1s complement and 2s complement are way of representing the signed binary numbers.

In general, the binary number can be represented in two ways.

- Unsigned Binary Numbers
- Signed Binary Numbers

**Unsigned Binary Numbers**

Using unsigned binary number representation, only positive binary numbers can be represented. For n-bit unsigned binary numbers, all n-bits are used to represent the magnitude of the number.

For example, if we represent decimal 12 in 5- bit unsigned number form then (12)_{10} = (01100)_{2}. Here all 5 bit are used to represent the magnitude of the number.

In unsigned binary number representation, using n-bits, we can represent the numbers from 0 to 2^{n} – 1. For example, using 4 -bits we can represent the number from 0 to 15 in unsigned binary number representation.

**Signed Binary Numbers**

Using signed binary number representation both positive and negative numbers can be represented.

In signed binary number representation the most significant bit (MSB) of the number is a sign bit. For positive numbers, the sign bit is 0 and for negative number, the sign bit is 1.

There are three different ways the signed binary numbers can be represented.

- Signed Magnitude Form
- 1’s Complement Form
- 2’s Complement Form

**Sign Magnitude Representation**

In sign-magnitude representation, the Most Significant bit of the number is a sign bit and the remaining bit represents the magnitude of the number in a true binary form. For example, if some signed number is represented in the 8-bit sign-magnitude form then MSB is a sign bit and the remaining 7 bits represent the magnitude of the number in a true binary form.

Here is the representation of + 34 and -34 in a 8-bit sign-magnitude form.

Since the magnitude of both numbers is the same, the first 7 bits in the representation are the same for both numbers. For +34, the MSB is 0, and for -34, the MSB or sign bit is 1.

In sign magnitude representations, there are two different representations for 0.

Using n-bits, the range of numbers that can be represented in Sign Magnitude Representation is from **– (2 ^{n-1} – 1) to (2^{n -1} – 1)**.

**1’s Complement Representation**

In 1’s complement representation, the representation of the positive number is same as the negative number. But the representation of the negative number is different.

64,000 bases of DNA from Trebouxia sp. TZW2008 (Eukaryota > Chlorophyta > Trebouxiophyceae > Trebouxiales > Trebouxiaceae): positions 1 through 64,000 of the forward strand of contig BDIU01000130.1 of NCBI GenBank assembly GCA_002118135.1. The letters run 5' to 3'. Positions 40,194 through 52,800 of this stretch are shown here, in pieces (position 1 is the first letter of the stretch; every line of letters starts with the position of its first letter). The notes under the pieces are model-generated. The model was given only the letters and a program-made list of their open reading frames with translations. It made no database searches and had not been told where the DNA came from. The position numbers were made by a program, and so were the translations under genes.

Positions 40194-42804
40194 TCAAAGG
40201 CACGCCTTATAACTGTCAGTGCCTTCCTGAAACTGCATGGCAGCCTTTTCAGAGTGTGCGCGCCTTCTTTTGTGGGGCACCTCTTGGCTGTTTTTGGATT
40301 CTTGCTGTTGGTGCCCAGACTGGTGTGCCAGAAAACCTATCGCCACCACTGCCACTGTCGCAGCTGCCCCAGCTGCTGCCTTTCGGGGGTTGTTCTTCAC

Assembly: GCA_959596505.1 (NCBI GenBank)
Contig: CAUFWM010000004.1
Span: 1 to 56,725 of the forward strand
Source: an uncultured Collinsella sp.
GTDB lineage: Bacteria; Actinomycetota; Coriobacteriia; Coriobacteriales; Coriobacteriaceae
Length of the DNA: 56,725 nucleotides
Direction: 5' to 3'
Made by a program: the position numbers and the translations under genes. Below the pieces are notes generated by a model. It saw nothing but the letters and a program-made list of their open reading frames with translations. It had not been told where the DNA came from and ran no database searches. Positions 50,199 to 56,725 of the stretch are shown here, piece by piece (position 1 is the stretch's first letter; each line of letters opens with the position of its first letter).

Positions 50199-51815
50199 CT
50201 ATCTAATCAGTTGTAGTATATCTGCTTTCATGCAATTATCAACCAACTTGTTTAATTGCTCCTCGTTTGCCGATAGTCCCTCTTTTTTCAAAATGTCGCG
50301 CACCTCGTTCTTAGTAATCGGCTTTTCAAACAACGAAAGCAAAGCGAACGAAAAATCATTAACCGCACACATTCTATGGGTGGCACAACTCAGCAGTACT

For example, if we want to represent -34 in 8-bit 1’s complement form, then first write the positive number (+34). And invert all 1s in that number by 0s and 0s by 1s in that number. The corresponding inverted number represents the -34 in 1’s complement form. It is also called 1s complement of the number +34.

Here is another example which shows how to represent -60 in 8-bit 1’s complement form.

Using n-bits, the range of numbers that can be represented in 1’s complement form is from ** – (2 ^{n-1} – 1) to (2^{n -1} – 1)**. For example, using 4-bits, it is possible to represent integers numbers from -7 to +7 in a 1’s complement form representation.

Similar to sign-magnitude form, there are two different representations of 0 in 1’s complement form representation.

**2’s Complement Representation**

In 2’s complement representation also, the representation of the positive number is same as1’s complement and sign-magnitude form.

But the representation of the negative number is different. For example, if we want to represent -34 in 2’s complement form then

- Write the number corresponding to +34.
- Starting from Least Significant Bit (LSB), just copy all the bits until the first 1 is encountered in the number.
- After the first ‘1’ is encountered, invert all the 1s in the number with 0s and 0s in the number with 1s (including the sign bit)
- The resultant number is 2’s complement representation of the number -34.

The same is shown below.

The second way of representing -34 in 2’s complement form is

- Write the number corresponding to +34.
- Find 1’s complement of +34
- Add ‘1’ to the 1’s complement number
- The resultant is 2’s complement representation of -34

The same is shown below.

For n-bit number N, its 2’s complement is (2^{n} – N). For example, the 2’s complement of +34 in 8-bit form is (2^{8 } – 34). In binary, it is 100000000 – 00100010 = 11011110. That is a third way of finding the 2’s complement.

Here is the representation of -60 in sign-magnitude form, 1’s complement, and 2’s complement form.

Using n-bits, the range of number which can be represented in 2’s complement form is from – (2^{n-1} ) to 2^{n-1} – 1. For example, using 4-bits, it is possible to represent numbers from -8 to +7. Unlike 1’s complement and sign magnitude form, there is a unique way of representing 0 in this 2’s complement form.

For information about signed binary number representation, check this video:

Very nicely explained

Nice explanaton